Seniors express excitement, frustration about College’s late announcement to allow guests at Commencement
The College announced Wednesday that it would allow graduates to invite two guests to Commencement.
After reiterating in early April its plan to bar guests from attending the 2021 Commencement and investiture ceremonies on June 13, the College reversed this policy on Wednesday, announcing that it would allow each Dartmouth graduate to invite two guests. While some students have received the change with excitement, others expressed frustration with the sudden change in policy.
Luiza Odhiambo ’21 said that as a first-generation college student, graduation is something that she has been working towards her whole life and is grateful that two people will be able to watch her walk across the stage, though the announcement came later than she would have wished.
“My family’s been talking about it for a while and we were a little bit bummed that [before the reversal] my mom wouldn’t be able to go to graduation,” Odhiambo said. “I think it’s great that she’s going to be here.”
She added that the “timing” of the decision means that traveling to Commencement is “going to be a very difficult situation for a lot of people.”
Daniel Bring ’21, who wrote an op-ed on April 5 harshly criticizing the College’s initial decision to bar guests from Commencement and helped circulate a petition that garnered more than 400 signatures, said he is at Dartmouth “in large part due to the sacrifices from [his] parents” and is grateful that they will have the opportunity to attend. He added that allowing guests to attend should be “a basic courtesy” from the College.
Dean of the College Kathryn Lively said that the decision to allow guests at Commencement was made “as soon as [the College] had permission” after conversations with “the experts, the governor, [and] the Town [of Hanover].” She added that Grafton County experienced high rates of transmission throughout the spring term, and that the administration did not want to promise something they could not deliver.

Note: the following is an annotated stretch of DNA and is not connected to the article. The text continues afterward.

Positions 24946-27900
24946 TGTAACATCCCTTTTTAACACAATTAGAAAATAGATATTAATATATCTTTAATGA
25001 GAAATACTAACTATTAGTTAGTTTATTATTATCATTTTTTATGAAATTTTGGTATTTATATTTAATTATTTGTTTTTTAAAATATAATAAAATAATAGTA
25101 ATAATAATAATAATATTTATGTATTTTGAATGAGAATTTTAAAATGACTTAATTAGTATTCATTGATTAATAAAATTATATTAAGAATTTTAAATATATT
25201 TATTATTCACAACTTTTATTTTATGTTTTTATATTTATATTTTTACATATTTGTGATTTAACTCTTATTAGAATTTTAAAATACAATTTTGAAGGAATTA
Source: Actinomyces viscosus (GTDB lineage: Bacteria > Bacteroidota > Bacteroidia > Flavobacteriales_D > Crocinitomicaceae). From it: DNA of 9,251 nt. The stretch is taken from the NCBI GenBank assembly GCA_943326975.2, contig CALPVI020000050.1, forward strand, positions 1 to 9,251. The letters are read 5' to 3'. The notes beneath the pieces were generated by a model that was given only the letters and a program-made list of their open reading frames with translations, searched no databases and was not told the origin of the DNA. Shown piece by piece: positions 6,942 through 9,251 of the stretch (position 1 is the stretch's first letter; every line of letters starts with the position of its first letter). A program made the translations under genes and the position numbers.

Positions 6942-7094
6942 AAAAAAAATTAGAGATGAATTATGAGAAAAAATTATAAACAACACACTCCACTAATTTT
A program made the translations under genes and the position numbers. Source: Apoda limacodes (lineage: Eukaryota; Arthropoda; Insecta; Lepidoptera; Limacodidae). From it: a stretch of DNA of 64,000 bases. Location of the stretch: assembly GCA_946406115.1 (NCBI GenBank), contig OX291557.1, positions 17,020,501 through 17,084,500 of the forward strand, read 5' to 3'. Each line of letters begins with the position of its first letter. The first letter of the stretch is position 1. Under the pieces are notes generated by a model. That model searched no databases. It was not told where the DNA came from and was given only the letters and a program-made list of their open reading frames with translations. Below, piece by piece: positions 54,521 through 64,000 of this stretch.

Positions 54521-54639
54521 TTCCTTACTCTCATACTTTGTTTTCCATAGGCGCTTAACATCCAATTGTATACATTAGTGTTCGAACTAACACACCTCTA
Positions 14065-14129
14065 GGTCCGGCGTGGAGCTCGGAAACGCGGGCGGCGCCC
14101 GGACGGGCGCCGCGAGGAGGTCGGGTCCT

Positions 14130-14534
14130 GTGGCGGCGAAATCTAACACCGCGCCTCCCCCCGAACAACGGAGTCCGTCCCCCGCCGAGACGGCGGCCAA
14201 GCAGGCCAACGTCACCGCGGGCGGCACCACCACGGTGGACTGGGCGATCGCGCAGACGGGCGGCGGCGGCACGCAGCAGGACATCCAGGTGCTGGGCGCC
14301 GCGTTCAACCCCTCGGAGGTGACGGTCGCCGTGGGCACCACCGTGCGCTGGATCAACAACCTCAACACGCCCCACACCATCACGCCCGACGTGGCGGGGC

“I’m really hopeful that even if students aren’t participating in the ceremony with their parents or their family members or [if] their friends aren’t able to come, that they will still feel as celebrated, and a part of the community, by the folks in the stands who were able to … take advantage of this opportunity to be here,” Lively said.
Some parents of members of the Class of 2021 were already planning on traveling to the Upper Valley prior to the announcement of the new guest policy. Himani Ranjan, whose son is graduating this year, said that she is “elated” to be able to celebrate the milestone in person. According to Ranjan, she and her husband were planning on traveling to the Upper Valley regardless, and booked an Airbnb rental prior to the College’s change of plans.
“We probably could have had a celebration here back home in Texas, but that would have been nothing like being a part of the live ceremony there on the same grounds that we know that [our son] walked day in and day out … [for] four years,” Ranjan said of their plans to attend Commencement.
Nadia Koolina ’21 said that despite the change in guest policy, her family — who would have to fly in from Australia — still does not plan to partake in the in-person commencement due to international travel bans and the COVID-19 risk. However, she said that the new policy will allow her to “guiltlessly” invite friends who may live in the Northeast.
“This provides a really unique opportunity because now I would want to invite friends that are either in Boston or New York,” Koolina said. “I don’t really know if I would have done that if it was more of a traditional graduation. I probably would have just invited as much [of] my family and my extended family as possible.”
According to Lively, while the College had always hoped to offer an in-person Commencement and possibly include friends and family, the change in policy was only feasible once vaccination conditions had improved. The earlier exclusion of out-of-state college students from receiving vaccines in New Hampshire and the pause on Johnson & Johnson vaccine distribution “messed up the timeline,” Lively said.
“Now that vaccinations are readily available, now that our students are being vaccinated [and] now that case counts are down in this area and we’ve gotten buy-in from the state and town, that’s what made this possible,” Lively said.
Riley Flewelling ’21 worried that the late decision from Dartmouth will create challenges for parents who may not be able to afford traveling to Hanover on such short notice.
“I understand that Dartmouth is worried about impacting the community as well, but I just wish they maybe mirrored some of those peer institutions and made a bolder decision earlier,” Flewelling said. “I feel as if throughout all of [COVID-19] policy the administration has not valued the opinions of the students enough.”
Princeton University announced on April 9 a similar policy allowing two guests to attend its May 16 commencement ceremony, and Cornell University announced a two-guest policy on April 30 for ceremonies from May 28–30. The other Ivy League schools all have planned entirely virtual ceremonies or in-person events without guests.
Odhiambo added that for some families, finding Upper Valley lodging and flights will prove especially challenging.
“It’s a little too late to make this call with one month left because the people who benefit the most are the ones who have access to a lot of financial resources,” Odhiambo said.